Hip Preservation Clinic

Trochanteric Bursitis

Trochanteric Bursa Anatomy

The trochanteric bursa, often referred to as the bursa of the hip, is a very innervated membranous sac that lines the greater trochanter (outer bony bump of the hip), allowing the overlying iliotibial band (IT band) to glide back and forth during activities without rubbing over the gluteus tendons. In the normal, non-pathologic state, there is very little fluid in the bursa and the tissue is collapsed on itself and comprised of little substance.

Trochanteric Bursitis
Trochanteric bursitis shown at far right

Trochanteric Bursitis

Trochanteric bursitis refers to an inflammation of the trochanteric bursa that typically develops over several weeks to months, causing pain and dysfunction. The condition is correlated with low back pain and degenerative disc disorders, uneven walking or running gait, as well as with pelvic injuries and surgeries. As the lumbar and pelvic muscles become deconditioned, excessive stress is placed on the hip abductors, which are overloaded and cannot maintain proper pelvic balance during walking or standing. As a result, the loss of pelvic balance places excessive stress on the IT band, which becomes tight and rubs on the greater trochanter. The increased pressure causes inflammation and thickening of the trochanteric bursa (bursitis), ultimately leading to pain and dysfunction and subsequently, if not treated promptly, to gluteus tendon tears.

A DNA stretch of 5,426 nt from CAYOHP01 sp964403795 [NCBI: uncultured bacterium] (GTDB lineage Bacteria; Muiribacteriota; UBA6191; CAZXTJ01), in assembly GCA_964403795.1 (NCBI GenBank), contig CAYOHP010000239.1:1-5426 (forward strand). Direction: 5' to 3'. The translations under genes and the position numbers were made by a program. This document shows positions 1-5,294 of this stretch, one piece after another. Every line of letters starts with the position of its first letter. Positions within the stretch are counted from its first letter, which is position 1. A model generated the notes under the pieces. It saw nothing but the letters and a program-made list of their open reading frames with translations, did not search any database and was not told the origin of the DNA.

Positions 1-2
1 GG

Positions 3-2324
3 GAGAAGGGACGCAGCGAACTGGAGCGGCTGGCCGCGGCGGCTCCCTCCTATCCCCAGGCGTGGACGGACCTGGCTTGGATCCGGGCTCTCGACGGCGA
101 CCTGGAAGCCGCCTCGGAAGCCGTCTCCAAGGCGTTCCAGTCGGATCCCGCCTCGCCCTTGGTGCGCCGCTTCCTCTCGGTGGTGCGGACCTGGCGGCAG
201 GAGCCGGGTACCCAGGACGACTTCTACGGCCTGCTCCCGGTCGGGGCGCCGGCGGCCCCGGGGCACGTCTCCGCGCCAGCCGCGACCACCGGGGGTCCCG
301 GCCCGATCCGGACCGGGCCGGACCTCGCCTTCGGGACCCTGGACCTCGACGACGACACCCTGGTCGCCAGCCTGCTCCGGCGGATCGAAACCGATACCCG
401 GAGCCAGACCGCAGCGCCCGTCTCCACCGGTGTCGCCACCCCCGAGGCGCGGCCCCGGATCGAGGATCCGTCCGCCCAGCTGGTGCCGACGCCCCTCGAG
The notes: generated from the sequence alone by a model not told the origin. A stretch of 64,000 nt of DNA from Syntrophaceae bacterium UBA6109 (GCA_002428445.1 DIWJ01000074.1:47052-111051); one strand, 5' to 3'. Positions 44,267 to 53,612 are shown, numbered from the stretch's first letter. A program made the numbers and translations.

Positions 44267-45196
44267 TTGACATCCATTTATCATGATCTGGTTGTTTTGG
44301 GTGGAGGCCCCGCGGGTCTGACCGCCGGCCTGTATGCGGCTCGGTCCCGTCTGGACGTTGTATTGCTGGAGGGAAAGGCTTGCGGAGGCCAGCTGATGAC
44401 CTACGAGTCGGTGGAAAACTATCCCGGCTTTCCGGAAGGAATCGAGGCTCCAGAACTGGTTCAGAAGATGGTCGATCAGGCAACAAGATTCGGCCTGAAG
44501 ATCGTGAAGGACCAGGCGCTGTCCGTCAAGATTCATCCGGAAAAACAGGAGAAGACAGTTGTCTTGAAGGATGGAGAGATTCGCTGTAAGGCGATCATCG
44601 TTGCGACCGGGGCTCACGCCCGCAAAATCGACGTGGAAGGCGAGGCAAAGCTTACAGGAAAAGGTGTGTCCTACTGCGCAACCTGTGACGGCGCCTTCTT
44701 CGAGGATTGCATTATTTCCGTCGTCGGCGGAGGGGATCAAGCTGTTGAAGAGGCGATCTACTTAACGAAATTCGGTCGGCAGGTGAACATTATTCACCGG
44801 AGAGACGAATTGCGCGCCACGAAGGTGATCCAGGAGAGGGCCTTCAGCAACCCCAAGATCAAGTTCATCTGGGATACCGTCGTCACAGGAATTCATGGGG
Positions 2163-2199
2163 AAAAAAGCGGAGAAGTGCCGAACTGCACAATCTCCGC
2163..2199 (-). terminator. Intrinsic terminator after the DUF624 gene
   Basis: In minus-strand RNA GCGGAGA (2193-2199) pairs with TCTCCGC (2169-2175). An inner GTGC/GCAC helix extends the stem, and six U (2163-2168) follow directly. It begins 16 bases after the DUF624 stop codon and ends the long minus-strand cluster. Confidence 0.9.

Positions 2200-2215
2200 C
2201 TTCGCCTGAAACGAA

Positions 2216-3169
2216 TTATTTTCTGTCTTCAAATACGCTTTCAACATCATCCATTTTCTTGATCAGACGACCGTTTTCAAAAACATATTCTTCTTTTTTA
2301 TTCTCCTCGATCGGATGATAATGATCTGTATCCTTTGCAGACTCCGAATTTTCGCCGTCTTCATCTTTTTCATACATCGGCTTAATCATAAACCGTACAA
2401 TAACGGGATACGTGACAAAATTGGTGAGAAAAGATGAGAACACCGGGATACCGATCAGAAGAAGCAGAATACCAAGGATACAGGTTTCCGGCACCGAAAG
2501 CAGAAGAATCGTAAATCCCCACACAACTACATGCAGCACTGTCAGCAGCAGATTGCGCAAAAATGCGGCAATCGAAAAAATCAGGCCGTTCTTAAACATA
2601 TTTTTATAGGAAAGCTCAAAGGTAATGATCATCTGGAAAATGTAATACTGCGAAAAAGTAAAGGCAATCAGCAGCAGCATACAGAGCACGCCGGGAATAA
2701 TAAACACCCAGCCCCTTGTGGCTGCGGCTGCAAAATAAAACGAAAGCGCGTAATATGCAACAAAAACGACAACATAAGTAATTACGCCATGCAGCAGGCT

Trochanteric Bursitis Treatment

Treatment for trochanteric bursitis is centered around IT band stretching, hip abductor strengthening, and core/paraspinal muscle strengthening and conditioning. Often, the pain from bursitis prevents patients from being able to participate in physical therapy and some providers would suggest corticosteroid injection into the trochanteric bursa. While this has very high success rates in improving inflammation and pain in the short term, it may also lead to further tendon weakening and future tears and should not be repeated. PRP, in this case, would be a better solution with better long term success rates, although it takes longer to work, as it truly enhances a biological process of healing.

Patients who fail to improve with physical therapy and injections may be candidates for a minimally invasive procedure to debride the trochanteric bursa and partially release the tight IT band. The procedure is sometimes accompanied by other more involved procedures that may lay in the basis of the Bursitis, like hip scope to correct FAI (which may result in GT bursitis).